Review: Niche: A Genetics Survival Game02 Oct 2017 0
Review: Niche: A Genetics Survival Game
Released 15 Sep 2017
For all the modelling going on in the strategy sphere, it’s curious that Niche: A Genetics Survival Game appears so alone. By all means, play the Paradox slider game with Victorian socio-political movements. Feel free to fine-tune the supply chain on any number of fronts. But when it comes to getting one’s hands dirty with genetic code, there’s little with which to tinker.
Developer Stray Fawn have sought to caulk the hole with their once-Kickstarted and Early Accessed playset. It’s not entirely successful, but in a realm where your options are catastrophic pretenders such as Spore, forgotten oddballs like Gene Wars and curious academic adjuncts in the vein of Biogenesis, Niche is definitely the most approachable, visible genetics primer.
It blends the aesthetics of an off-brand Pokemon with crisp, hex-gridded biomes. You begin with a single creature, all conjured from a handsome lupine eukaryote, and need to shepherd it through the turn-based rigmarole of grazing and mating. With the arrival of a suitable candidate of the opposite sex to expand the tribe, nesting material must be gathered or reclaimed from old weaves. From there, it’s a case of priming the genetic code in animals before they get busy; tilting for traits like stronger immunity or pelt camouflage.
There’s a broad swathe of traits – dominant and recessive – floating through any animal, with the entire library growing with each generation. Horns, claws, snouts; flow-on effects from physical attributes like stronger foraging abilities, better eyesight or stealth. It’s not all positive, as the downside to mixing and matching, particularly via inbreeding, can weaken immunity, or induce haemophilia. One thing that won’t ever happen is speciation, but within Niche’s scope, it would sit outside of the timeframe.
Animals are born, mature and expire. Within the abstracted fourteen-odd days of a creature’s life, their necessities revolves around food, survival and migration. Migration isn’t totally necessary, but there’s a sort of stagnating homeostasis to each island biome, and genetic growth won’t occur nearly as fast if the tribe stays put. New foods, new creature clades and new terrain come with uprooting the clan for the unknown. Squat next to a cairn in a field of flowers on every map allows you to permanently shift those in proximity to new lands. The horizon doesn’t always offer up a better biome along the archipelago, which makes the act a rather pivotal moment in a herd’s existence. Nature’s bounty might await, or the goliath maw of an apex Bearyena.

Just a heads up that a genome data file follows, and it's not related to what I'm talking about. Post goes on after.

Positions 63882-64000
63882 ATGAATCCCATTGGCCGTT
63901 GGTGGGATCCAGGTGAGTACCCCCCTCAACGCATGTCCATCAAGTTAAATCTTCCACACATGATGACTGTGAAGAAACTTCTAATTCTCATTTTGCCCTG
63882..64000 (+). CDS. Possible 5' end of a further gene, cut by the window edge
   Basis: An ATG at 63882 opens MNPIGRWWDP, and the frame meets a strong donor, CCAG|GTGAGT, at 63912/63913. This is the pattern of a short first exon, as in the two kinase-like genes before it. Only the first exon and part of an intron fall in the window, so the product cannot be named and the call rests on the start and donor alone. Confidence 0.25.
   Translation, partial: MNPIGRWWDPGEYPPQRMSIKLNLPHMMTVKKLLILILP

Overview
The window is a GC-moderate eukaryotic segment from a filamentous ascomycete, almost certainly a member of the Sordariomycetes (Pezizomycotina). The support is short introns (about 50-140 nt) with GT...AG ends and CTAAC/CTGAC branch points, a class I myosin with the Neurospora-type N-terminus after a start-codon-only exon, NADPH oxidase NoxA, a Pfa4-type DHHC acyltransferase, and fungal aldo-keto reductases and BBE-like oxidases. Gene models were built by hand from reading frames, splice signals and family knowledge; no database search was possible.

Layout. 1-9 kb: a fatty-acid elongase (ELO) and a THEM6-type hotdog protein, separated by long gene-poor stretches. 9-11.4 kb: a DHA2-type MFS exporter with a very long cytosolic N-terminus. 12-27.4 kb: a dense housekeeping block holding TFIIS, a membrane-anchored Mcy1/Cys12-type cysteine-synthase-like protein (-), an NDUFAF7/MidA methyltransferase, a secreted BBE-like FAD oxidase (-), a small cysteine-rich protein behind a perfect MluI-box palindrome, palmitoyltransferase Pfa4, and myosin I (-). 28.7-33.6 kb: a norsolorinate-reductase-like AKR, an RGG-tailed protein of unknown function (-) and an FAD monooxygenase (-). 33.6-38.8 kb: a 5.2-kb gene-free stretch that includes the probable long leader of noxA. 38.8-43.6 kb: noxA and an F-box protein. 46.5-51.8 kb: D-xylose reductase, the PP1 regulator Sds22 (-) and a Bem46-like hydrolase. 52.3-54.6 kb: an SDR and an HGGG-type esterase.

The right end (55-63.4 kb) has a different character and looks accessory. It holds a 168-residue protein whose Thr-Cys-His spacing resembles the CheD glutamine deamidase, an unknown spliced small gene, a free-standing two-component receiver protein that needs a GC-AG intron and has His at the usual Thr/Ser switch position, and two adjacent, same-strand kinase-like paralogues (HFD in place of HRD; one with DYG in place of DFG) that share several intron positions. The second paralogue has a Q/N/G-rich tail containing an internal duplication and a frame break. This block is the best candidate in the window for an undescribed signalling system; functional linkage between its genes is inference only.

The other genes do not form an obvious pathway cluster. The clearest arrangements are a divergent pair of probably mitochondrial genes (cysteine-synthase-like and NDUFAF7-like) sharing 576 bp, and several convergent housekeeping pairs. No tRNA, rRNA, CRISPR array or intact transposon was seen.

Each turn, every animal has three action points with which to do whatever the player wants. Forage, mate, explore, defend and so on. Once the three action points are expended, the creature goes dormant, awaiting the press of a spacebar to signal the end of the day. Niche’s big problem is not that the game is turn-based, but that it requires constant attention.
Troop molly-coddling partially undermines the point of seeing the genetic traits in action. This lack of autonomy, where every action requires direct player action and initiative, is the sticking point in an otherwise decent experience. If the self-sufficiency of ye olde Creatures is what you’re chasing, Niche isn’t that. At its best, this is a satisfying survival strategy with a biological toolset not often explored. At worst, a recipe for ennui that takes root if the core conceit isn’t wholly your bag.
The game feels caught in a tough spot, stretched between its Mendelian aspirations and huggable aesthetic. Those drawn to the family-friendly world of malleable mammals might find themselves wanting something more visually dynamic, evoking a living, breathing terrarium that can be left alone to prosper or perish. Those wanting to drill down into the alleles, mining and mutating cellular strands, might find the experience burdened by busy-work.
By that same token, though, Niche is a game that lets you play happily as a low-impact forager as much as it does a meticulous genetic designer. Players can let the genetic chips fall where they may, breeding for all seasons and just toeing the requisite survival line. If you want to dive deeper, the evolutionary mechanics do support a rather robust investigation of drift and morphology.
As long as the biology students are willing to put up with positional grunt-work -- neighbourly grab for berries, grass, a splash for fish in the shallows, ad nauseam -- Niche is a welcoming sandbox whose educational aspirations aren’t at odds with its fun factor. However, its insistence of complete player control feels like it leashes a game that could otherwise benefit from going a little wild.